Musical Roots

Grade Levels: 3 - 12

Objectives

  • Students will learn the relationship of today's pop vocal music and other American vocal genres.
  • Students will learn to describe distinguishing characteristics of representative music genres and styles from a variety of cultures.

Materials

  • CD Player and/or audiocassette tape player
  • CD's and/or audiocassettes including:
      *NSYNC; New Kids on the Block; EnVogue; TLC; Boyz II Men; Take Six; C Note; Bee Gees; Manhattan Transfer; Mamas and the Papas; Beach Boys; Eagles; Crosby, Stills, Nash & Young; Beatles; Temptations; Supremes; Four Tops; Platters; Drifters; The Kingston Trio; The Hi-Los; The Andrews Sisters; and choral groups led by Fred Waring, Robert Shaw, or Norman Luboff
    • Copy of the Popular Music Research form

Procedures

  1. Note: Students should have been taught at least one lesson in MENC's *NSYNC series and be familiar with *NSYNC songs.
  2. Survey Students
    • Conduct a survey of your students.
    • Hand out blank paper and ask students to write the names of 5 pop vocal groups, similar to, but predating *NSYNC. (Answers will vary. Many may not be able to name five--but you may expect Back Street Boys [1998-99], Hanson [1997], New Kids on the Block [1989--mid- 90s and there is a current revival], Boyz II Men [1988--now], En Vogue [1990--now], TLC [1991--now], The Spice Girls [1994--now].)
    • Write answers on chalkboard. Arrange the answers in a time line with *NSYNC at the top, descending chronologically with other groups.
  3. Listen to examples.
    • Playing short examples of CD's and tapes of groups you've brought in. Lead a classroom discussion about pop vocal groups from each decade from the nineties going back to the forties. (You may consider asking students to bring in examples, but you may want to reserve the right to approve the CD's according to your community and school standards.)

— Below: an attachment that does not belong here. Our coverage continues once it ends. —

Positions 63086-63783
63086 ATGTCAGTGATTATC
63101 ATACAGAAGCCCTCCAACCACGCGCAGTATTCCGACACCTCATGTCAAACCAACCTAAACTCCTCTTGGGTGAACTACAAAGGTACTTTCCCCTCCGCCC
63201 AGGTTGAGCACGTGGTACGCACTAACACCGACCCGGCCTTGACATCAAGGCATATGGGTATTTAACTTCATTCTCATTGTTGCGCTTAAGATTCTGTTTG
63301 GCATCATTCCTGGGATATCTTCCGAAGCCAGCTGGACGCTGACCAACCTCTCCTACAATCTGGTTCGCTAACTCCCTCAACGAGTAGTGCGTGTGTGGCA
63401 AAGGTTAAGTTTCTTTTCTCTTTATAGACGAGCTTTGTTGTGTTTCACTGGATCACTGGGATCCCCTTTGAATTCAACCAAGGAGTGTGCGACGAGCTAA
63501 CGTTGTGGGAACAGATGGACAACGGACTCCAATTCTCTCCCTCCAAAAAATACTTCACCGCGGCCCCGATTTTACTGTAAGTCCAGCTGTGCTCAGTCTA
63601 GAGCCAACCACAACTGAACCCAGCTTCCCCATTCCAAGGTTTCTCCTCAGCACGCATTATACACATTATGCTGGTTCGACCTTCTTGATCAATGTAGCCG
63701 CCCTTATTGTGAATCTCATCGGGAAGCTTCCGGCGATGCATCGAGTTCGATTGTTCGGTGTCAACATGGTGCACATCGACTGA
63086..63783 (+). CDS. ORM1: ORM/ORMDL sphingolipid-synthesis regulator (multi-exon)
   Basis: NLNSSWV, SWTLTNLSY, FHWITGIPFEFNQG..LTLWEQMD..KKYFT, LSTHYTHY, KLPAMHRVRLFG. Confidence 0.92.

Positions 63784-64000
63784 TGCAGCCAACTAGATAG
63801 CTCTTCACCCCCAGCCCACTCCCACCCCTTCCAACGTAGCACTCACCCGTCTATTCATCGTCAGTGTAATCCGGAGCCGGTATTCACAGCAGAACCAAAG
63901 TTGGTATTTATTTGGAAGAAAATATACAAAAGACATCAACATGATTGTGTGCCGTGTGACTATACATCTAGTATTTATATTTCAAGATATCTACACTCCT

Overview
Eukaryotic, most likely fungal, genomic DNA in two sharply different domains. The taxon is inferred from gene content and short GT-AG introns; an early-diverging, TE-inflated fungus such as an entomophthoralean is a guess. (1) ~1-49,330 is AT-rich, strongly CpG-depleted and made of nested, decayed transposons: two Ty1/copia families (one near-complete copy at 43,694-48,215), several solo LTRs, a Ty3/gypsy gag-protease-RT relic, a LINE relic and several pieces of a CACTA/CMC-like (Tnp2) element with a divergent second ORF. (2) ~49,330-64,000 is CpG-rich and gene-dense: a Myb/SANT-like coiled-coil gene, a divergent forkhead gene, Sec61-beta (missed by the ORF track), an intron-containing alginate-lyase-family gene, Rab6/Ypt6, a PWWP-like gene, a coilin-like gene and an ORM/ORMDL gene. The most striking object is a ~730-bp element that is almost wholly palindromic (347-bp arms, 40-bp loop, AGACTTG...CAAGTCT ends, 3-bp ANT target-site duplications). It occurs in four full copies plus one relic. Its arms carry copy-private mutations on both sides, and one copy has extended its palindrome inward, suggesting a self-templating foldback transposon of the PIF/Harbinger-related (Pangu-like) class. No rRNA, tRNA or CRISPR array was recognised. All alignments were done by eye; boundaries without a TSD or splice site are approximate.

• Ask questions about use of choral blend, articulations, attacks and releases, harmony.
  4. Discuss musical roots.
    • Ask questions about origins of groups (Great Britain, California, New York City, Detroit, etc...) and how their background may add to their distinctive sound.

      For example, The Beach Boys were synonymous with the 1960's California sound just as the Beatles held the standard for the sounds of the 1960's British invasion well into the 1970's.

      Additional vocal groups from California in the late 1960's through the 1970's you might want to mention include the Mamas and the Papas and the Eagles. The 1960's brought the Temptations, the Supremes, and the Four Tops, along with many other African American vocal groups that developed a sound unique to Detriot-- Motown. For the rhythm and blues tradition, you might mention The Platters and The Drifters with their first hits playing in the 1950s. For doo-wop tradidtion, you might mention the Jordanaires -- Elvis's back-up group, or groups such as Frankie Lyman and the Teenagers with songs like Why Do Fools Fall in Love? Other examples of doo-wop are the Del-Vikings, the Orioles, and the Belmonts.

      Popular music blossomed in large part because of its easy accessibility with the inexpensive portable radios in the 1960's--most teens had them and access to their choice of radio stations wherever they were. More likely than not, the radio stations they listened to played rock music. And it was rock music that articulated the social and political upheavals of the 1950's and 1960's.

      Depending on your time and students' interest, introduce jazz vocal ensembles like Take Six and Manhattan Transfer (begun in 1972)--both known for complex vocal harmonies and some scat singing. You might trace tight and complex harmonies to the Four Freshmen, the Hi-Los, and, of course, the Andrews Sisters.

      These pop and jazz styles would not have developed without the roots of modern choral ensemble. Fred Waring often receives credit for introducing choral popular music alongside the classical. Other masters of bringing pop music to life through choral traditions are Robert Shaw and Norman Luboff.

  5. Research for extra credit.
    • Have students research the vocal musical tastes or experiences of their older siblings, parents, neighbors, or grandparents. Copy the Popular Music Research form for students to use and submit.


Return to Teaching with *NSYNC.

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